It’s been accented because there haven’t been that many close games. And when playoff games have obvious winners in the 3rd period, there seems to be some tenet of hockey written by someone who struggled to breathe that you have to act like a petulant child. That you have to “send a message,” which doesn’t amount more than to losing like an asshole. Every other sport, if you were to clobber guys in the lane in the NBA in the 4th quarter or start throwing at guys heads in the 8th inning of a loss, you’d be mocked endlessly and probably suspended. In hockey it’s the thing to do. I guess I shouldn’t be surprised, as hockey is filled with a bunch of rich white kids who tend not to react well when things don’t go their way. Taking it on the chin isn’t in the vocabulary.

This kind of thing tends to dry up as we get to the business end of series and moving on or going home gets awfully clear in the viewfinder. We can only hope. I already watch Monday Night Raw for my fill of bad booking.

 

Everything Else

I don’t know how the NHL couldn’t figure out to stagger the start of the playoffs, but then again it never does. Sure, I don’t know what the building conflicts are for each city, though there seem to be only a handful that are housing both NBA and NHL playoffs teams. Toronto, Boston, DC, Philly are the only four. But because of whatever, we had five games to deal with last night and only three the night before. And like the NHL playoffs always seems to do, some wonderful play and high drama is being overshadowed by the height of dumbassery and useless vengeance/dick-measuring that this time of year tends to descend into. And then the Leafs lose. Let’s go around:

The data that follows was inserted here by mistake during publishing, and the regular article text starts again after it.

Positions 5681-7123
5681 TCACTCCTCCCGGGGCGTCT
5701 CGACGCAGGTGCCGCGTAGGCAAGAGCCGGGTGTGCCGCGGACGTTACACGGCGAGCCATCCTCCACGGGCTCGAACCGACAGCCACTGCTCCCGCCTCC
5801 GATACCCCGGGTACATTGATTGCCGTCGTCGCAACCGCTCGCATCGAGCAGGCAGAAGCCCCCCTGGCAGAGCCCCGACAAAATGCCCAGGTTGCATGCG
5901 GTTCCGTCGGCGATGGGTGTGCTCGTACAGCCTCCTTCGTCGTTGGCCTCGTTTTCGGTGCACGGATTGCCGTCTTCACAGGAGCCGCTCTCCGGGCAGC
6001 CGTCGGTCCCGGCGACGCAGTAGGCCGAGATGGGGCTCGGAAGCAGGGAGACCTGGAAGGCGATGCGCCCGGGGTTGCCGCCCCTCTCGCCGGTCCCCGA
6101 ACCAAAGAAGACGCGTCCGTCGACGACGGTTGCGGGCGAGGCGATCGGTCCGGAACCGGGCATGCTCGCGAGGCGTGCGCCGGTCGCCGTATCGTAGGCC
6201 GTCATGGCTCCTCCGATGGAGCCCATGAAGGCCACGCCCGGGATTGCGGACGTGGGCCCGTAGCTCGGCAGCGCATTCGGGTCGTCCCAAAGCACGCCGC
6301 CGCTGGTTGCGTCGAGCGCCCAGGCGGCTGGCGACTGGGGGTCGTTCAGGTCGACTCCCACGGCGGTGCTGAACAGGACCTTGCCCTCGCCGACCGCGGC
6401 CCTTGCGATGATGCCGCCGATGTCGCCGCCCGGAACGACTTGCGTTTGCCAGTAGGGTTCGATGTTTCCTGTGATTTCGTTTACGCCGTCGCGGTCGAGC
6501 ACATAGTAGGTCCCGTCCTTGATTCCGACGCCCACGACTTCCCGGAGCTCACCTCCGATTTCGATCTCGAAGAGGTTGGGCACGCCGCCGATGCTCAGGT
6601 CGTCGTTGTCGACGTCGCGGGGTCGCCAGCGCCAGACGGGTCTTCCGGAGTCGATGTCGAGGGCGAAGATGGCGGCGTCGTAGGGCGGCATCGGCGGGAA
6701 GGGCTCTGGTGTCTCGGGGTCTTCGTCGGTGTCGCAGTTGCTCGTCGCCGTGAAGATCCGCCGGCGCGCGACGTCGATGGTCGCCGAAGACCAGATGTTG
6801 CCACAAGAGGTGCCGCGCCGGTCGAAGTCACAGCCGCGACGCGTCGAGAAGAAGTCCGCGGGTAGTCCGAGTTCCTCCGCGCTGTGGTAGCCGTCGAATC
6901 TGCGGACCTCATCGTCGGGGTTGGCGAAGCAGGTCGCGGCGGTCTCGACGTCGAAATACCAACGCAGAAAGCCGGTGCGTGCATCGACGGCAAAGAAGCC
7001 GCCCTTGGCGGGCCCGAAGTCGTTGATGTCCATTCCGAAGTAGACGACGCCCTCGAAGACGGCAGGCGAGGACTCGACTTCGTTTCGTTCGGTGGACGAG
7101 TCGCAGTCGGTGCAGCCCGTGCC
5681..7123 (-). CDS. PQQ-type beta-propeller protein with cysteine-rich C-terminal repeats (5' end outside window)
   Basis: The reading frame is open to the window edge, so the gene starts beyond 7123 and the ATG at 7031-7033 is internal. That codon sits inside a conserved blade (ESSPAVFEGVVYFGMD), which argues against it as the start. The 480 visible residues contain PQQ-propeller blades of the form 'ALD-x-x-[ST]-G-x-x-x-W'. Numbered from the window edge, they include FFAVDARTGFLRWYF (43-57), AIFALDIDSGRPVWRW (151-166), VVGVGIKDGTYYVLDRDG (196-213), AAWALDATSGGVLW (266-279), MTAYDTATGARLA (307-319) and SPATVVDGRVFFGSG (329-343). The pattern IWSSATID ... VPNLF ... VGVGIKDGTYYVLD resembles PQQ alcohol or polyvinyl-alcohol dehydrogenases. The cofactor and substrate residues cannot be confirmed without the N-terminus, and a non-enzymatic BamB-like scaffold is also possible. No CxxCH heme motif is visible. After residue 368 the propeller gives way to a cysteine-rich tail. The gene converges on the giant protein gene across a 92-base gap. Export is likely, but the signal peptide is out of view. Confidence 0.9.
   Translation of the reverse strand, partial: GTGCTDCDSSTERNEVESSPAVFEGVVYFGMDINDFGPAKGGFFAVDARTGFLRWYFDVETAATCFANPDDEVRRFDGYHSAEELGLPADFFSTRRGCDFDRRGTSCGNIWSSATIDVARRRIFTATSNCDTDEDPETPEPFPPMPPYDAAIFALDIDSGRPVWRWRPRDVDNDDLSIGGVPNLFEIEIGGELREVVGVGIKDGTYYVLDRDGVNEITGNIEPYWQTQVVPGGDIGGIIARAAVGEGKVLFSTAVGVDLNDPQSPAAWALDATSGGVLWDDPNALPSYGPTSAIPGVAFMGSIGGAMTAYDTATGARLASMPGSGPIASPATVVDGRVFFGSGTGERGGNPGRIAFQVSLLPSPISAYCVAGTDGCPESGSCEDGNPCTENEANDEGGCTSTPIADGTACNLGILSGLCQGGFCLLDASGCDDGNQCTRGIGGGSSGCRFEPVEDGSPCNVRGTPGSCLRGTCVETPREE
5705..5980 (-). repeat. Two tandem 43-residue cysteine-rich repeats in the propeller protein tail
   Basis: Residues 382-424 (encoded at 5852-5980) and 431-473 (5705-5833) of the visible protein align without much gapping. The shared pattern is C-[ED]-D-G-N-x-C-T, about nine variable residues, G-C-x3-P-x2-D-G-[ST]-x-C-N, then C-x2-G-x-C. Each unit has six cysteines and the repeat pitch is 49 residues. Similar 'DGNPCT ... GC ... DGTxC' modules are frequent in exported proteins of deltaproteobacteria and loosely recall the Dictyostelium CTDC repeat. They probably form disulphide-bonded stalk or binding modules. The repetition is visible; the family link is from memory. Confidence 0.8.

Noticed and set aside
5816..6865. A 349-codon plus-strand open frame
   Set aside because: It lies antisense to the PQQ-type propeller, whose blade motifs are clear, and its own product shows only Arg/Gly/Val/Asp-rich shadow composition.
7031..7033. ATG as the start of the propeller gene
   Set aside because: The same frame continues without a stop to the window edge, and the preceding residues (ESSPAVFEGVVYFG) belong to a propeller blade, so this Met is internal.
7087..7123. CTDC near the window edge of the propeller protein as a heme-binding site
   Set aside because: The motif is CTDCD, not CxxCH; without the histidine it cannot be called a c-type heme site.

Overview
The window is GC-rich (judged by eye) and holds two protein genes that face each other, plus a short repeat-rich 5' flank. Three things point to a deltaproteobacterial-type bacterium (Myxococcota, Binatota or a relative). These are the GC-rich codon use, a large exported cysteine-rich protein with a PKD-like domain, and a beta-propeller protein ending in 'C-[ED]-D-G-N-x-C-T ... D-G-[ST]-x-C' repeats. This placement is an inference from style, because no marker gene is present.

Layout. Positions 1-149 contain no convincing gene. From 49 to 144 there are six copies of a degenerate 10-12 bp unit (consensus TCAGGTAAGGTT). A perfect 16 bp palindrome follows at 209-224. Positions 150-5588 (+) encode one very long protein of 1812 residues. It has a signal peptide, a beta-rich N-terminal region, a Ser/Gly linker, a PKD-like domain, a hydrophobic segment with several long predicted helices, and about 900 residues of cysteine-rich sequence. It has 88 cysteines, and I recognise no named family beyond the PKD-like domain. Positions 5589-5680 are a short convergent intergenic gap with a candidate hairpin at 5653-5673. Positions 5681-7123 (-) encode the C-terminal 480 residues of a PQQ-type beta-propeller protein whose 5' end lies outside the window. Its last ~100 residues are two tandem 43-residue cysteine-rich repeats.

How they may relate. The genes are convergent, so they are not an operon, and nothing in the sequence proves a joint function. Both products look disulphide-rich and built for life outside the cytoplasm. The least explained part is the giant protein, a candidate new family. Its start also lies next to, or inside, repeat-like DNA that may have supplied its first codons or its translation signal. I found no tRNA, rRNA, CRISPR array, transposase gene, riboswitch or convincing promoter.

Leafs 1 – Bruins 5 (BOS leads 1-0)

It’s never a good sign when someone on your team decides he’s going to out-Brad Marchand Brad Marchand. But step to the front of the line of imbeciles, Nazem Kadri! I know being a shithead has always been a part of Kadri’s game too, but when you’re already down and basically getting thwacked, it just makes you look even more like you emerged from some swamp somewhere and can’t count to four, which Kadri assuredly can’t. And the best part is Kadri had been penalized for a dumbass boarding call just minutes before he decided to reenact Asuka’s hip attack on Tommy Wingels’s head against the boards. That’s good coaching, Mike Babcock! What leadership!

If the league is serious about getting this bullshit out of the game, and it never will attain any sort of status until it does, Kadri should be tossed for the rest of the series. That’s a deliberate attempt to injure an opponent. There can’t be a bigger crime on the ice. Whereas if I squint and could see where Drew Doughty’s hit was simply poor aim or poorly executed but an actual attempt at a “hockey play,” this was simply assault.

Anyway, the Leafs blue line sucks deep pond scum and the Bruins are going to treat it like a lit up runway all series. And then we won’t have to listen to Leafs fans anymore and quite frankly I’m all for it. Oh, the Leafs firepower will probably spasm a win at home, maybe even two, but this won’t be as close as it looks when it ends.

Devils 2 – Lightning 5 (TB Diddlers leads 1-0)

Feels like this game went on in the dark. I still have no idea what the Devils are doing here other than Taylor Hall, and he did his best to drag them to a startling Game 1 win. But the Bolts are simply too much. They get you from so many places. Fast forward us to TB-Boston already. The rest of this is just a charcuterie plate.

Jackets 4 – Capitals 3 OT (CBJ leads 1-0)

Not much was expected of the Caps this time around, so you really have to hand it to them that they stuck to the script of throwing up all over themselves anyway. They even let Thomas Vanek score a playoff goal, which is a real trick. Three third period penalties is a stroke of genius, including Tom “No Seriously He’s A Good Player And Not A Detriment To The Team/Society” Wilson going full Battle Of Troy for a charging call that let Vanek tie the game. Watching Panarin come up with that to win the game didn’t exactly feel good, but then again I don’t remember him doing that at any point in the playoffs with the Hawks either. I still don’t know what the Jackets have outside of him and their top pairing, as Bob wasn’t particularly great last night, but if all you have to do is stand still while the Caps fall over, the Jackets are more than capable of that.